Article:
To investigate the potential of IGF-I peptides as therapeutics in the gut, the survival profiles of a bolus of 125I-labelled IGF-I (8·6 ng) in vivo in various ligated gut segments of fasted adult rats have been examined. The intactness of IGF-I tracer in the flushed luminal contents was estimated by trichloroacetic acid precipitation, antibody and receptor binding assays. It was found that IGF-I was degraded very rapidly in duodenum and ileum segments with a half-life (t 1/2) of 2 min by all three methods. IGF-I was slightly more stable in the stomach (t 1/2=8, 5 and 2·5 min by the above three methods), and considerably more stable in the colon (t 1/2=38, 33 and 16 min as judged by the three methods). Rates of degradation in gut flushings in vitro were similar to the in vivo rates except for the colon, where IGF-I was proteolysed more rapidly in vivo.
As a means of developing gut-stable and active forms of IGF-I, several approaches were examined for their effectiveness in prolonging IGF-I survival in the upper gut. It was found that the extension peptide on the analogue, LR3IGF-I did not protect IGF-I, nor did association with IGF-binding protein-3. However, an IGF-I antiserum was effective in prolonging IGF-I half-life in duodenum fluid by 28-fold. Charge interaction between IGF-I and heparin could also protect IGF-I in the stomach but not in duodenum flushings. Furthermore, casein (a non-specific dietary protein) and to a lesser extent, BSA and lactoferrin, were effective in preserving IGF-I structural integrity and receptor binding activity in both stomach and duodenum fluids. It can be concluded that IGF-I cannot be expected to retain bioactivity if delivered orally because of rapid proteolysis in the upper gut, but the use of IGF antibodies and casein could represent useful approaches for IGF-I protection in oral formulae.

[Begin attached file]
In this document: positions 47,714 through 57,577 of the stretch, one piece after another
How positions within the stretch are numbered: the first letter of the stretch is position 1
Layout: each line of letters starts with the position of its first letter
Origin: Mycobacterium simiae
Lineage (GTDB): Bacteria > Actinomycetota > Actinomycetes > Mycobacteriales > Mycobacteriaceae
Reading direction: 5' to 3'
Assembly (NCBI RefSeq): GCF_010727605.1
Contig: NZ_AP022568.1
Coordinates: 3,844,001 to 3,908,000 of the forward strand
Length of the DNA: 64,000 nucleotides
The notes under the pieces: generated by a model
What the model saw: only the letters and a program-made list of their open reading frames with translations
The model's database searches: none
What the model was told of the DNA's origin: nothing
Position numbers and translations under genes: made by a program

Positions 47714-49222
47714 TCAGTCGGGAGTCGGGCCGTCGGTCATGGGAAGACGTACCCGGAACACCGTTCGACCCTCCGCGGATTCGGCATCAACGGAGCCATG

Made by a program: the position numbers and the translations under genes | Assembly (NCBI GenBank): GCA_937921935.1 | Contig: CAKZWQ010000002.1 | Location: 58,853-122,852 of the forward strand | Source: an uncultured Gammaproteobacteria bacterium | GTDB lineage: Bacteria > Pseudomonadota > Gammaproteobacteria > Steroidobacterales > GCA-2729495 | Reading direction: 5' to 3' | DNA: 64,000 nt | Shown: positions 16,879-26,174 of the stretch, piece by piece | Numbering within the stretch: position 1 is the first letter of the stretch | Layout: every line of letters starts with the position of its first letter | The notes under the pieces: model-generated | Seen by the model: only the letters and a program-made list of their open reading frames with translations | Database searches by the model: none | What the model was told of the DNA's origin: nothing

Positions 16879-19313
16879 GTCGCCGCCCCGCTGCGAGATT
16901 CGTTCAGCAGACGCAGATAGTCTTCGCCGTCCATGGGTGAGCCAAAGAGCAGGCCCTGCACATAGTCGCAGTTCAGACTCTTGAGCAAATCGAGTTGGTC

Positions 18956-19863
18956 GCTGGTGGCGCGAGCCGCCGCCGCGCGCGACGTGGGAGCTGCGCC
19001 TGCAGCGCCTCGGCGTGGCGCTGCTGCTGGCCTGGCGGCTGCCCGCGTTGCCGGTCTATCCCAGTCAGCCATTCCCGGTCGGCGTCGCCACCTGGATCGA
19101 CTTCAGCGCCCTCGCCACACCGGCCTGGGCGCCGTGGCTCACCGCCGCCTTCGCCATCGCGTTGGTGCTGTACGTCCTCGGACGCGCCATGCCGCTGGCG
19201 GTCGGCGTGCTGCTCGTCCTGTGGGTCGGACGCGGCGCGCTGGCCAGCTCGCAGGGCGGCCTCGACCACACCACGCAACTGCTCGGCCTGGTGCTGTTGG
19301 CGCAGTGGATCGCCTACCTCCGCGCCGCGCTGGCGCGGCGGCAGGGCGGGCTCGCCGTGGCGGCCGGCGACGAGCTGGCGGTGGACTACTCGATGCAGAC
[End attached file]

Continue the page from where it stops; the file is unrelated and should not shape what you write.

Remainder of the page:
Journal of Endocrinology (1995) 146, 215–225